Business Model

The sustainability of an emergency relief service is predicated on the participation of the regional large animal practitioners so that the caseload, cumulatively, is sufficient for the relief service to be self-supporting. Therefore, the first step in building the business model was for the emergency clinician to engage local large animal practitioners with a practice radius of 40-miles (1-h drive) from the teaching hospital. Communication was via personalized letter (Supplement 1), telephone, e-mail, and/or personal contact to make the practitioners aware of the availability of the new service, as well as, the experience and competency of the emergency clinician. Personal contact is preferred to allow the local practitioner an opportunity to meet the emergency clinician, explain their practice dynamic, and establish a relationship with the clinician. A critical component of the service was assuring potential collaborating veterinarians that no preventative or routine care services would be provided by the emergency service and that all cases would return to the practice at the start of the next business day unless referral to a surgical facility prevented such. Vital to the relationship was also awareness that the emergency clinician would be employed by the UTCVM only for after-hours emergency services, with no connection to routine, primary-care services, or regular workday activities. This allows the participating practitioner to be confident that competition for routine services will be avoided. Additional advantages for the practitioner include direct billing of emergency clients, which off-loads workload from the practice related to business office including delays or failure of payment.

After establishing a potential client base, an emergency calendar schedule with available coverage days (i.e., Monday to Thursday after 5 p.m., Friday 5 p.m. to Monday 8 a.m., and holidays) was generated consisting of ~70% coverage. This schedule was circulated to participating veterinary practices, and each practice then decided on a consistent method of transferring or forwarding emergency calls to the emergency clinician. Practices could elect to forward their emergency calls directly to the emergency clinician, have their answering service contact the emergency clinician, or simply leave the emergency clinician's contact information on their messaging service. Some veterinarians chose to use the relief service selectively by fielding their own calls and selecting which cases they see themselves and which ones they forward to the emergency clinician. This flexibility allows private practitioners to adapt this service to best fit their practice or individual needs. By maintaining the practice's control over the use of the service, practitioner trust, confidence, and interdependence can be increased over time.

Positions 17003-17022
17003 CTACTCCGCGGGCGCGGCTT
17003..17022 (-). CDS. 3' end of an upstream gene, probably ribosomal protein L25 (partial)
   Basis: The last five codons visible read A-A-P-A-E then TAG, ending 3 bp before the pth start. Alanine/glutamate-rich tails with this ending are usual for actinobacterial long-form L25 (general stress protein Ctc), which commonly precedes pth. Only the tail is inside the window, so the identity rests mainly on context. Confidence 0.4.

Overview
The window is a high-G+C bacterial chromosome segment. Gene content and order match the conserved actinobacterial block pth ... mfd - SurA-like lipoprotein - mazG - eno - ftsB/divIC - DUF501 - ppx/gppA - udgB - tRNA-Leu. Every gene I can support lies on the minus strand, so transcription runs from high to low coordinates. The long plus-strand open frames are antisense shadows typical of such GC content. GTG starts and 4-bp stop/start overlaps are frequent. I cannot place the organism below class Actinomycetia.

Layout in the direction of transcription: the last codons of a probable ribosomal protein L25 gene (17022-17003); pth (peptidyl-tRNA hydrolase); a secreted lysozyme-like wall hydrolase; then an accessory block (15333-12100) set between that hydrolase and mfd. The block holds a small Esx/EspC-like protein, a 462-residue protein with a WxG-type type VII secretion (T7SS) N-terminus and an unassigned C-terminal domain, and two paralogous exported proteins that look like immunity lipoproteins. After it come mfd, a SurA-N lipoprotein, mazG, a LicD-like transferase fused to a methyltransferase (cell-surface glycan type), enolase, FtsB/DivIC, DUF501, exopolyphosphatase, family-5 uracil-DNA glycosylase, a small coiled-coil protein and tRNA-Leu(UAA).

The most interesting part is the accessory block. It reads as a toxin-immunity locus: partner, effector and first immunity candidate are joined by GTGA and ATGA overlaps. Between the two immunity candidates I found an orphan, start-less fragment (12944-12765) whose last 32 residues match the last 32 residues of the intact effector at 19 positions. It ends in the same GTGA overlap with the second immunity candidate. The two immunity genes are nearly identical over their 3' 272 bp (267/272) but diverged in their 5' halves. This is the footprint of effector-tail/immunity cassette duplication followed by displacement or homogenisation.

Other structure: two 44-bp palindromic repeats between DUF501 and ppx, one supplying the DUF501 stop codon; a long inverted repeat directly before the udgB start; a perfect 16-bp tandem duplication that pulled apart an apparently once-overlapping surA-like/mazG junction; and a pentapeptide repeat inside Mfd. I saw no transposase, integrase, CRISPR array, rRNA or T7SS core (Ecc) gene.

Following patient care, the emergency relief service clinician notifies the primary veterinarian of the patient that was seen on emergency and may also communicate any client communication or follow-up patient care that may be required. All subsequent patient needs will be met by the primary veterinarian, ensuring the non-competitive nature of the service, unless otherwise directed by the private practitioner.

The large animal emergency relief service at the UTCVM is provided at no cost to the local practitioner. Any revenues generated come directly from the clients served at the time of the emergency. Clients pay the university directly with no monies exchanged through the participating practice. In the event that a practice wanted to maintain continuity of its fee structure, the relief service could bill the practice and then the practice bill the client. Within the overall business of a practice, emergency services may be at higher risk of increasing delinquent accounts receivable. The relief service provides a buffer between the practice and these clients and this is seen as an added value by private practices.